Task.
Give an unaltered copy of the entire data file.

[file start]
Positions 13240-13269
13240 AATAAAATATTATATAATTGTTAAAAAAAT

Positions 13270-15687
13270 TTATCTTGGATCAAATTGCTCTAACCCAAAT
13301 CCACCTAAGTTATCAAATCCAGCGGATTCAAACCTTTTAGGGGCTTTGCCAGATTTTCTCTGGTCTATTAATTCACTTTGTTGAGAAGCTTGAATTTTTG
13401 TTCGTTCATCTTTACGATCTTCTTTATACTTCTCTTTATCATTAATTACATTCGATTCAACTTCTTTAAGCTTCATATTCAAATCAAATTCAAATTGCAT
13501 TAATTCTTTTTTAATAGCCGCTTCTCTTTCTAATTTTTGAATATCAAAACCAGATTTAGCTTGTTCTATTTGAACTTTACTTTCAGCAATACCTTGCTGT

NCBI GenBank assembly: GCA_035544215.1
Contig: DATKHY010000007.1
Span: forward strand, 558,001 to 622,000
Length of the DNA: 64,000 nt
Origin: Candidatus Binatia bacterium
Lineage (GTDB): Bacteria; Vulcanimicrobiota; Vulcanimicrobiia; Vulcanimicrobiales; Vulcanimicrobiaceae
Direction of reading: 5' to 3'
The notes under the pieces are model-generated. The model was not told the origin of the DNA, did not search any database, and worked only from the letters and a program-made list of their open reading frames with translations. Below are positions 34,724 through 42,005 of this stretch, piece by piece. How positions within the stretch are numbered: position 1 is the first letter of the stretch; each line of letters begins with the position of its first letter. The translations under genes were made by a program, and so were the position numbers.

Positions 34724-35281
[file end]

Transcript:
Positions 13240-13269
13240 AATAAAATATTATATAATTGTTAAAAAAAT

Positions 13270-15687
13270 TTATCTTGGATCAAATTGCTCTAACCCAAAT
13301 CCACCTAAGTTATCAAATCCAGCGGATTCAAACCTTTTAGGGGCTTTGCCAGATTTTCTCTGGTCTATTAATTCACTTTGTTGAGAAGCTTGAATTTTTG
13401 TTCGTTCATCTTTACGATCTTCTTTATACTTCTCTTTATCATTAATTACATTCGATTCAACTTCTTTAAGCTTCATATTCAAATCAAATTCAAATTGCAT
13501 TAATTCTTTTTTAATAGCCGCTTCTCTTTCTAATTTTTGAATATCAAAACCAGATTTAGCTTGTTCTATTTGAACTTTACTTTCAGCAATACCTTGCTGT

NCBI GenBank assembly: GCA_035544215.1
Contig: DATKHY010000007.1
Span: forward strand, 558,001 to 622,000
Length of the DNA: 64,000 nt
Origin: Candidatus Binatia bacterium
Lineage (GTDB): Bacteria; Vulcanimicrobiota; Vulcanimicrobiia; Vulcanimicrobiales; Vulcanimicrobiaceae
Direction of reading: 5' to 3'
The notes under the pieces are model-generated. The model was not told the origin of the DNA, did not search any database, and worked only from the letters and a program-made list of their open reading frames with translations. Below are positions 34,724 through 42,005 of this stretch, piece by piece. How positions within the stretch are numbered: position 1 is the first letter of the stretch; each line of letters begins with the position of its first letter. The translations under genes were made by a program, and so were the position numbers.

Positions 34724-35281